Thinking on Scripture with Dr. Steven R. Cook

Deuteronomy 6:1-9

January 30, 2021

     The main point of this pericope is that Israel was to commit themselves to the Lord, learn His Word, live it, and communicate it to future generations so that God’s blessing would continue. Moses opens this section, saying, “Now this is the commandment, the statutes and the judgments which the LORD your God has commanded me to teach you, that you might do them in the land where you are going over to possess it” (Deut 6:1). The commandment, statutes, and judgments refer to all of the divine commands that follow in Deuteronomy. These commands did not originate with Moses, but with God, who “commanded” Moses “to teach” them to Israel. The purpose of the teaching was that Israel “might do them in the land” where they were going to live. The result was, “so that you and your son and your grandson might fear the LORD your God, to keep all His statutes and His commandments which I command you, all the days of your life, and that your days may be prolonged” (Deut 6:2). The adults were to walk properly before the Lord so that their children might learn to do the same. If they would comply, their days in the land would “be prolonged.” Moses further states, “O Israel, you should listen and be careful to do it, that it may be well with you and that you may multiply greatly, just as the LORD, the God of your fathers, has promised you, in a land flowing with milk and honey” (Deut 6:3). Again, Moses desired Israel’s best, so he exhorted them to be careful to learn and obey God’s Word. The benefit was that it would “be well” with them and they would “multiply greatly” as God had promised. And this would occur “in a land flowing with milk and honey.” Warren Wiersbe comments, “At least six times in this book, Moses called Canaan ‘a land of milk and honey’ (v. 3; 11:9; 26:9, 15; 27:3; 31:20), a phrase that describes the richness and fruitfulness of the land. Milk was a staple food and honey a luxury, so ‘a land of milk and honey’ would provide all that the people needed.”[1]

     Moses then provides Israel’s pledge of allegiance, saying, “Hear, O Israel! The LORD is our God, the LORD is one!” (Deut 6:4). This section opens with the Hebrew verb שָׁמַע shama, which connotes listening so as to obey. And who is the LORD? The answer is, “The LORD is our God,” which meant He is the God of Israel, their treasured possession. And, unlike the Gentile nations, which had many gods, Israel’s “LORD is one.” The Hebrew numeral, אֶחָד echad, here refers to God’s uniqueness as the only God who is (cf. Isa 45:5-6). Jack Deere comments:

  • "This verse has been called the Shema, from the Hebrew word translated Hear. The statement in this verse is the basic confession of faith in Judaism. The verse means that the Lord (Yahweh) is totally unique. He alone is God. The Israelites could therefore have a sense of security that was totally impossible for their polytheistic neighbors. The “gods” of the ancient Near East rarely were thought of as acting in harmony. Each god was unpredictable and morally capricious. So a pagan worshiper could never be sure that his loyalty to one god would serve to protect him from the capricious wrath of another. The monotheistic doctrine of the Israelites lifted them out of this insecurity since they had to deal with only one God, who dealt with them by a revealed consistent righteous standard. This confession of monotheism does not preclude the biblical doctrine of the Trinity. “God” is plural (’ělōhîm), possibly implying the Trinity, and one (’eḥāḏ) may suggest a unity of the Persons in the Godhead (cf. Gen. 2:24, where the same word for “one” is used of Adam and Eve)."[2]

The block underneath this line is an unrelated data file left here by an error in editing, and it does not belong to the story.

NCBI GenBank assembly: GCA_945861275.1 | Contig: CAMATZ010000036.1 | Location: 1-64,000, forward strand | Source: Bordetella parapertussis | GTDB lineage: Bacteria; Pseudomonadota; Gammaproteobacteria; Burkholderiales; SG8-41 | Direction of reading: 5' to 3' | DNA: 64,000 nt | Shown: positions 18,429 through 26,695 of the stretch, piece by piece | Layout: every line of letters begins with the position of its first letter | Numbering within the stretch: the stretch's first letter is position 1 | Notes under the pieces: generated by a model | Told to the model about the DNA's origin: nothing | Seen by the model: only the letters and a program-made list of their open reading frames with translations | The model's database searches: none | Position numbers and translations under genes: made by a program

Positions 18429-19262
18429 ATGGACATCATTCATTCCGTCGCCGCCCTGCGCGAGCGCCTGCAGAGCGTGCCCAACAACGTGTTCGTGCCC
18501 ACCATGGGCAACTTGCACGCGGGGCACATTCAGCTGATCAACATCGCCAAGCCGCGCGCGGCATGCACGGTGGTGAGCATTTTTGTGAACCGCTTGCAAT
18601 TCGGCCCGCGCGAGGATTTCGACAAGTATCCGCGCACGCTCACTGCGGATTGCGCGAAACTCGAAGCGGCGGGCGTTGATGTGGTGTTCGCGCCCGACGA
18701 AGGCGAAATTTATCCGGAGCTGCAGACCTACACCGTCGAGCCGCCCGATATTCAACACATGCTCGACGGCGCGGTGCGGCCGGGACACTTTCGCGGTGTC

Moses then states, “You shall love the LORD your God with all your heart and with all your soul and with all your might” (Deut 6:5). The word love translates the Hebrew verb אָהֵב aheb, which speaks of an act of the will in which Israelites were to commit themselves to the Lord wholeheartedly. Concerning the word love, Daniel Block writes:

  • "Speaking biblically “love” is not merely an emotion, a pleasant disposition toward another person, but covenant commitment demonstrated in actions that seek the interest of the next person…Just as in marriage true love is demonstrated not merely or even primarily by roses and verbal utterances of “I love you,” but in actions that seek the well-being and delight of one’s spouse."[3]

Warren Wiersbe adds:

  • "In the life of the believer, love is an act of the will: we choose to relate to God and to other persons in a loving way no matter how we may feel. Christian love simply means that we treat others the way God treats us. In His love, God is kind and forgiving toward us, so we seek to be kind and forgiving toward others (Eph. 4:32). God wills the very best for us, so we desire the very best for others, even if it demands sacrifice on our part."[4]